Probiotics for a Healthy Intestinal Tract… and More? Learn the popular science being unearthed by researchers about the gut microbiome, and how to nurture it to prevent dysbiosis and disease.

Probiotics first rose to popularity in the 1990s, and have been recommended for good health as fermented foods since ancient times. And while research into the modern concept of improving gut health with certain bacteria only began in 1907, it has led to the knowledge we currently have about probiotics and their impact on the gut microbiome. For researchers today, identifying every species in the microbiome is the current equivalent of mapping the human genome: an unexplored frontier.

We hear a lot about the importance of probiotics, but how much is really known about which strains and how much? Like many other health-related topics, it’s not a one-size-fits-all answer. The health and balance of our intestinal microbiomes depend on diet, environmental toxin exposure, and other factors that we’ll get into shortly. Since there are so many personal variables that range all the way back to infancy, the road to a healthy gut is different and ever-changing for everyone.

But I Eat Yogurt Every Day…

While many people think that eating yogurt is enough to give them all the probiotic support they need, even a high-quality organic plain yogurt with no added sugars or flavors is only a drop in the bucket of what’s needed to balance the gut ecosystem, which is comprised of trillions of species of good and bad bacteria. Acidophilus is typically the strain found in most yogurts, and while it’s an important one, a balanced microbiome is more about the collective whole than any one particular strain.

When it comes to probiotics and microbial health, the more diverse the microbiota, the better. This is why diet is so important—the more diversification in the vegetables and fruits being eaten, the more diverse the microbiome will be. These plants feed the healthy gut bacteria, providing them the fuel source they need to transform whole food into useful nutrients. And although there are an increasing array of probiotics that can be taken orally, they should be used in addition to eating a diversified selection of veggies and fruits, rather than replace them.

The 3 Categories of Probiotics

The beneficial bacteria in probiotics can help to correct many imbalances and aid in digestion by helping to maintain a proper balance of good and bad bacteria in your gut. There are three broad categories of probiotics:

  • Lactic acid species – these are mostly transient, and have been shown to boost the immune system, help to prevent infection and improve mood. They need to be continually replenished and are the simplest to attain. Popular strains include Lactobacillus and Bifidobacterium
  • Soil-based or spore forming species – these are harvested from soils or grown in a culture medium. In spore form (not having reached the bacteria stage yet), these can get past stomach acids and enzymes that make up the gut’s hostile environment. Popular strains include Bacillus species.
  • Beneficial yeast species – these actually help to prevent yeast overgrowth that can cause yeast infections. One example, S. BoulardiI protects the intestinal lining and can often survive antibiotic use.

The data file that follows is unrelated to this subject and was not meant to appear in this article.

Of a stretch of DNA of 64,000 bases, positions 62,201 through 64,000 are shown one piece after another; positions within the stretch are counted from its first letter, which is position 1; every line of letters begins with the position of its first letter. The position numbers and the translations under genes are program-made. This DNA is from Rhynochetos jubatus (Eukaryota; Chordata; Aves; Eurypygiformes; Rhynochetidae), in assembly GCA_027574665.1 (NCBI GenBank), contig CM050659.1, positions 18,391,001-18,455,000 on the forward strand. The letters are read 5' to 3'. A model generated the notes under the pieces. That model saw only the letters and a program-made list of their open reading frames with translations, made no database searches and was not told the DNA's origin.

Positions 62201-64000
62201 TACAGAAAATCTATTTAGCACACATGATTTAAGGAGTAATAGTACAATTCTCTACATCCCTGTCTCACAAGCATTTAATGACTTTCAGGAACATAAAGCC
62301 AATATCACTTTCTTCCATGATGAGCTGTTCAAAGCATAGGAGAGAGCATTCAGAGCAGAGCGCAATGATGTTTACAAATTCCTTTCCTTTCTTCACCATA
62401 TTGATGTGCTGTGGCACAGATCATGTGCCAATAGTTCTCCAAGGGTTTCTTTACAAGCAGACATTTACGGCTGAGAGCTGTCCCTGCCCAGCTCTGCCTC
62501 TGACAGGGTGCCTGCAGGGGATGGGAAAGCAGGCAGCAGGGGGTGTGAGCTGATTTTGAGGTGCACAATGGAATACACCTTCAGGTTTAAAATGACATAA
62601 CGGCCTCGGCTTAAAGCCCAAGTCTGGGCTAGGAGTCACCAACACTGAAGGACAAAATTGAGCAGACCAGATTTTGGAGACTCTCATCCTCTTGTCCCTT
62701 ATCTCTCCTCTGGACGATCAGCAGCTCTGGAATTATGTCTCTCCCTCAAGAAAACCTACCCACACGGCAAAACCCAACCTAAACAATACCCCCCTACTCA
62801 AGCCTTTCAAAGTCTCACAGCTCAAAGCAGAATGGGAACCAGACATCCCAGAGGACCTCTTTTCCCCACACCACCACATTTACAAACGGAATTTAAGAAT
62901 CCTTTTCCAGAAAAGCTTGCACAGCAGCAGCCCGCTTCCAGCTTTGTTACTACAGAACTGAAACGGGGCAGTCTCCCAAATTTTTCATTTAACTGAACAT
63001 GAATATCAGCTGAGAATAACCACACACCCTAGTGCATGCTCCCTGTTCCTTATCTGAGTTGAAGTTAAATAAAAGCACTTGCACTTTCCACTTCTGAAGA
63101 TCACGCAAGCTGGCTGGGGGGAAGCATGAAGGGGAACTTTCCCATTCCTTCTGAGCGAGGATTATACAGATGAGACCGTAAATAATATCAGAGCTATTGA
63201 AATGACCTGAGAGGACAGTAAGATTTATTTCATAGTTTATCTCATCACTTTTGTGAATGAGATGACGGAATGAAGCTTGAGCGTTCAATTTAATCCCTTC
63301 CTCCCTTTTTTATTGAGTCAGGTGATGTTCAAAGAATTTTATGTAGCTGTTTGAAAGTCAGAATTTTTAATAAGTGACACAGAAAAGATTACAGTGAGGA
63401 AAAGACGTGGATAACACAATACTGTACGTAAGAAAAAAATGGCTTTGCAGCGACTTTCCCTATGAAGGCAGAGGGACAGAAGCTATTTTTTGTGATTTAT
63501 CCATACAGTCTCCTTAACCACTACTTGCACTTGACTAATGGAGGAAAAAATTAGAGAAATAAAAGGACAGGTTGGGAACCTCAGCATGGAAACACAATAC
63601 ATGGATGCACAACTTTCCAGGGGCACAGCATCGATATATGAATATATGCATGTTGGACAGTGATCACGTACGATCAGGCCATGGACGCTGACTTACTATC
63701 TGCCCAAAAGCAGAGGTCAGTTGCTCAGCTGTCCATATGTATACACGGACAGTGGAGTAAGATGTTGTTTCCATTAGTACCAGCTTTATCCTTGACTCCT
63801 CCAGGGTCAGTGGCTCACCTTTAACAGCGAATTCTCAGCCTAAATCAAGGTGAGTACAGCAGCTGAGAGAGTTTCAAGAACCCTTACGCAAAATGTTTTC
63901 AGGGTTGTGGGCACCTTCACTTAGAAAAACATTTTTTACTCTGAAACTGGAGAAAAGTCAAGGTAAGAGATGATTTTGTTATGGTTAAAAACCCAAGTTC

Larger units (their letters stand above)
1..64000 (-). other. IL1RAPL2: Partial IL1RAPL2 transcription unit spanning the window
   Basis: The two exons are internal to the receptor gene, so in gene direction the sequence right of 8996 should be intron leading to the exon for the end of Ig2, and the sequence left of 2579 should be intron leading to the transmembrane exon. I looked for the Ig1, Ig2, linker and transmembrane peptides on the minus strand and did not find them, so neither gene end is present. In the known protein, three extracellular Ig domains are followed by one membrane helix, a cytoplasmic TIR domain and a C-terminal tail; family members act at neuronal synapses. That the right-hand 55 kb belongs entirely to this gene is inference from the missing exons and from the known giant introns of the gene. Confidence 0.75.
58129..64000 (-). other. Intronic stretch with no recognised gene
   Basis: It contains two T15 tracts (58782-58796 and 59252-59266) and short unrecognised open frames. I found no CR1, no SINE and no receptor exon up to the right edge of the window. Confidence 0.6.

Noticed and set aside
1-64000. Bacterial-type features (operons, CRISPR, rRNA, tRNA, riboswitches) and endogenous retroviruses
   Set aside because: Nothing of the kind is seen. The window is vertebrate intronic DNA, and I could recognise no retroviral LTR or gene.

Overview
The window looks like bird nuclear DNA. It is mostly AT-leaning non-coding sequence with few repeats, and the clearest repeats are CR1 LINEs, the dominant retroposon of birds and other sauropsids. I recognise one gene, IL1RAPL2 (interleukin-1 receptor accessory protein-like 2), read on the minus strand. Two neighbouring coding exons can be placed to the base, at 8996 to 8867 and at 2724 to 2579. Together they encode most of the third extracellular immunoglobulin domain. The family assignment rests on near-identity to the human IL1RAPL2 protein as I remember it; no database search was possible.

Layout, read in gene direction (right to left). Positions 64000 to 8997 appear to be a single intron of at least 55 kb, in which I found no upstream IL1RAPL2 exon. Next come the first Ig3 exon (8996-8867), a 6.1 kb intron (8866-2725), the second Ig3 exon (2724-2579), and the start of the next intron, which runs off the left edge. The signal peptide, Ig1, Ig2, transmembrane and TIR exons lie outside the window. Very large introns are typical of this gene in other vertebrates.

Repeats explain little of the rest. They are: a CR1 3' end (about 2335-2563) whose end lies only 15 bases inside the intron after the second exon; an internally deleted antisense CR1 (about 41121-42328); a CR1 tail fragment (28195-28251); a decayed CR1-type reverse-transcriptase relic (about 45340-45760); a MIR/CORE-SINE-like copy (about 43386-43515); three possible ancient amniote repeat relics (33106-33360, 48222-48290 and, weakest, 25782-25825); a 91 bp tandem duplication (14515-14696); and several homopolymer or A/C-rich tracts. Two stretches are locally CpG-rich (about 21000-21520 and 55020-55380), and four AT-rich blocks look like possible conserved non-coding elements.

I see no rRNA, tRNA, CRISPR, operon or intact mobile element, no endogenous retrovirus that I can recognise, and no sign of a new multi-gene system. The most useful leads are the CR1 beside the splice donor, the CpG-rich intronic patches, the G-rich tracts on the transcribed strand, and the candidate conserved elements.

The balance of our intestinal microbiome can shift and change relatively regularly, which is why a switch to healthy eating and lifestyle habits, along with supplemental probiotics are a front-line strategy for many patients. There are no lab tests yet that can determine which type of probiotic a person needs; however, there are specific urine and stool tests that can indicate inflammatory conditions and imbalances. Symptoms that are indicative of a problem include experiencing frequent or continual upset stomach for no apparent reason, diarrhea, constipation, halitosis, bloating, fatigue, depression, weight gain, brain fog, and more.

What Happens When Bad Bacteria Proliferate? Can Bacterial Overgrowth Impact Health?

Imbalances that cause dysbiosis become detrimental when allowed to remain unchecked for long periods of time. For this reason, most people need to take probiotics on an ongoing basis in order to replenish the bacteria that’s needed.

An imbalance of the gut bacteria can occur for a number of reasons including extended use of antibiotics and some other medications, high levels of stress or anxiety, not eating enough different types of vegetables and fruits, having a diet that includes too many processed and fast foods, consumption of too many pesticides on produce, and a change in diet where too many sugars and additives are consumed. The purpose of antibiotics is to destroy bacteria, but they don’t differentiate between good and bad bacteria—they just wipe everything out. This not only leads to an overgrowth of bad bacteria, it also leads in many cases to an overgrowth of yeast, causing yeast infections.

Prolonged dysbiosis in the small intestine can lead to numerous chronic and degenerative diseases such as irritable bowel syndrome, rheumatoid arthritis, inflammatory bowel disease, obesity, celiac disease, diabetes, polycystic ovary syndrome, leaky gut syndrome, colitis and others. Treating dysbiosis is very individualized, especially when treating a condition; so, the best path is to take them in combination and test for areas of insufficiency, malabsorption and inflammation using testing methodologies that are available from functional medicine doctors and independent laboratories across the country.